Le Mans MotoGP | Bridgestone Tire Debrief
2012 French Grand Prix
Rain lashed the Bugatti Circuit at Le Mans prior to last Sunday’s French MotoGP and an exciting wet race ensued with Yamaha Factory Racing’s Jorge Lorenzo streaking away to take his second win of the season ahead of Ducati’s Valentino Rossi and Repsol Honda’s Casey Stoner.
Weather conditions at Le Mans started dry but cool on Friday but gradually degraded over Saturday and Sunday, with cold and wet conditions greeting riders as they lined up on the grid for the race.
Track temperatures struggled to get over 20°C throughout the whole race weekend meaning that the softer compound tires were preferred by riders due to their greater warm-up performance and initial grip.
Q&A with Masao Azuma – Chief Engineer, Bridgestone Motorsport Tire Development Department:
Q. Race conditions were not only wet, but also very cool. How did this affect the performance of the wet tires?
Masao Azuma says: “The conditions for Sunday’s race were quite challenging for riders as grip levels in the wet at Le Mans are poor to begin with, but the added factor of very cool temperatures made grip even harder to come by.
“Bridgestone anticipated these kinds of conditions and hence made the main wet tire the soft compound, but also gave riders the option of selecting a limited number of the alternative hard compound wet tire in case we had conditions which were damp but not completely wet.
“Overall, the performance of our wet tires at Le Mans was very positive and the soft compound wet tire that was used extensively during the race gave riders the warm-up performance and initial grip required to race in the harsh conditions, but also provided enough durability to offer consistent grip levels throughout the race.”
Q. Some riders tried the hard compound wet tires during the wet Sunday warm-up session but didn’t select it for the race. Was the hard wet tire a viable option for the race?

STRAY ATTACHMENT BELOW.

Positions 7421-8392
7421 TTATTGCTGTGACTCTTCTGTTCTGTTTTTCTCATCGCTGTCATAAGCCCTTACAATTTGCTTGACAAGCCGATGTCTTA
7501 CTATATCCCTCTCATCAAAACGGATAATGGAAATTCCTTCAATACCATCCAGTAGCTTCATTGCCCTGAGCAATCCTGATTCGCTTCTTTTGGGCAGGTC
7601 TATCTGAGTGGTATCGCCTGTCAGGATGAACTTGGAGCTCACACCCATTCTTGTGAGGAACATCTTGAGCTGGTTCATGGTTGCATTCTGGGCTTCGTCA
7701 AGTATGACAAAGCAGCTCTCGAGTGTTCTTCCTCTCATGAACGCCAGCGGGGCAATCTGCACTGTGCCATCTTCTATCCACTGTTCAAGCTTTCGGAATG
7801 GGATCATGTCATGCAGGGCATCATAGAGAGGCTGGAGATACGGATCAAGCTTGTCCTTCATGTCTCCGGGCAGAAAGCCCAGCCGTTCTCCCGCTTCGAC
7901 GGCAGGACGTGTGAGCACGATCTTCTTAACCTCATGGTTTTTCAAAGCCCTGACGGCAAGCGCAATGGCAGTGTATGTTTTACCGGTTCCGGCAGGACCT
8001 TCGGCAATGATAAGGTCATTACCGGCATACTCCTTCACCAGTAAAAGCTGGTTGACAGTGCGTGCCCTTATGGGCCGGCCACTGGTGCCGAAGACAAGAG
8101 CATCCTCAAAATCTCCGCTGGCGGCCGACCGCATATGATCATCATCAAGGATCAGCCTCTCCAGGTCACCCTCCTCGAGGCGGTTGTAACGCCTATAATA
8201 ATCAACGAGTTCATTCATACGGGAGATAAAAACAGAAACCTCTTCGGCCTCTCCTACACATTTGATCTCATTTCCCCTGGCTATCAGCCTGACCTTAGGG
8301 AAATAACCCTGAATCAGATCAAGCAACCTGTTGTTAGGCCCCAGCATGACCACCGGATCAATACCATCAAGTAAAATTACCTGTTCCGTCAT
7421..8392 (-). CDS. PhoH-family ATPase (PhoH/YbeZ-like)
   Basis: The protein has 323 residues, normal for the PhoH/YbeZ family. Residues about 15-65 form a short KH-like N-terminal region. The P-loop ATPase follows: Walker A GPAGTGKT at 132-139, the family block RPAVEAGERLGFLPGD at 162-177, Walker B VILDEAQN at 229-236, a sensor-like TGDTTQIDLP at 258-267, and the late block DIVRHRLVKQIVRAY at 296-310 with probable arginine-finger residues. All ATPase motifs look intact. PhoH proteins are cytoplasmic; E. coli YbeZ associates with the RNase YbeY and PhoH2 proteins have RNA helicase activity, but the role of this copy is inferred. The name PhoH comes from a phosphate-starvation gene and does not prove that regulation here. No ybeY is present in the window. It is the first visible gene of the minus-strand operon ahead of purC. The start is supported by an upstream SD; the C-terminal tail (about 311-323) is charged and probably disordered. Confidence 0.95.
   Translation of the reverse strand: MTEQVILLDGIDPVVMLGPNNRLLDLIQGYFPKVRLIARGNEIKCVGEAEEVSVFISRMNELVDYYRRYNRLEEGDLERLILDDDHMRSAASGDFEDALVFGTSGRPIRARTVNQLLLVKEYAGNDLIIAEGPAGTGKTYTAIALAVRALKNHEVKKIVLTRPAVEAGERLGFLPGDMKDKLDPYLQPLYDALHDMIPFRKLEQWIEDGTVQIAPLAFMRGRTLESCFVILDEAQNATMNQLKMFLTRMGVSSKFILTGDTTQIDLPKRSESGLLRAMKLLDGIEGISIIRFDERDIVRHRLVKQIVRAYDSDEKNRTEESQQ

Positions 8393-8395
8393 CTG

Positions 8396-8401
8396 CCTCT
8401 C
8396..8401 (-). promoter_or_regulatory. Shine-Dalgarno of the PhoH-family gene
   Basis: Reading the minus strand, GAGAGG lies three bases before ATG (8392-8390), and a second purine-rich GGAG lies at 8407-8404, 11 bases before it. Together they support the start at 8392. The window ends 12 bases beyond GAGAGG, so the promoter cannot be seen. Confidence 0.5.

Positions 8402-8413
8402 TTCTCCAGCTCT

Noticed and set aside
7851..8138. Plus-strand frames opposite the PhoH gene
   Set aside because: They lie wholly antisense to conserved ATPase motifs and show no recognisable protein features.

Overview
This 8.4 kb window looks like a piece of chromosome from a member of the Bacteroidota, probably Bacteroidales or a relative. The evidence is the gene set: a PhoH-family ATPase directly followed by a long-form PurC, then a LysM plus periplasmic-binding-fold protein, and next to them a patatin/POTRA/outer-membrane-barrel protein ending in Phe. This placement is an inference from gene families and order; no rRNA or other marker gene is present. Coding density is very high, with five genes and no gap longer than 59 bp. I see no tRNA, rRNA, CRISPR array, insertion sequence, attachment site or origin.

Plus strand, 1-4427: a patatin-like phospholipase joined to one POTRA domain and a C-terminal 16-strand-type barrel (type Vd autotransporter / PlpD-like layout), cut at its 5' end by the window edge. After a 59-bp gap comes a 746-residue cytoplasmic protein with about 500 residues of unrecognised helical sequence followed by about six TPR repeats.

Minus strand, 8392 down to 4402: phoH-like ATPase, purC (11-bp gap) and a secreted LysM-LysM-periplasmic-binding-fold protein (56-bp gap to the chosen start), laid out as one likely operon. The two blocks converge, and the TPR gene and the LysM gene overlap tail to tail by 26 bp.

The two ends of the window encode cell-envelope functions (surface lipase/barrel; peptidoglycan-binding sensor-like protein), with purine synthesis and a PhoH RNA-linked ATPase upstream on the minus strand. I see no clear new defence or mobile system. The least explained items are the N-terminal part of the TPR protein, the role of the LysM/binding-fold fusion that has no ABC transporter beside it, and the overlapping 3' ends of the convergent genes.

Masao Azuma says: “Though we had rain on Sunday morning, it was difficult to understand if the rain would continue through the afternoon or would stop before the race. Therefore, riders took the opportunity in morning warm-up to assess the grip level of the hard compound on a track with standing water and we actually saw some good lap-times with the hard compound wet tire and acquired valuable data on how these tires behave in such conditions.
“As we saw, the rain continued steadily until the start of the MotoGP race and was not expected to stop, so in this situation where there was still plenty of standing water out on track and conditions were quite cool, all riders selected the soft compound wet tire for the rear and all but one rider selected the soft compound wet tire for the front.”
Q. Most riders set their personal best lap-time towards the end of the race. Can you explain why this happened?
Masao Azuma says: “As the standing water on the circuit was dispersed by the wet tires the grip levels increased which is why lap times towards the end of the race began to improve. As grip levels increase, so does tire abrasion but the durability of the soft compound wet tires in these conditions was still good enough that the riders could take advantage of this increased grip to lower their lap times.”Google+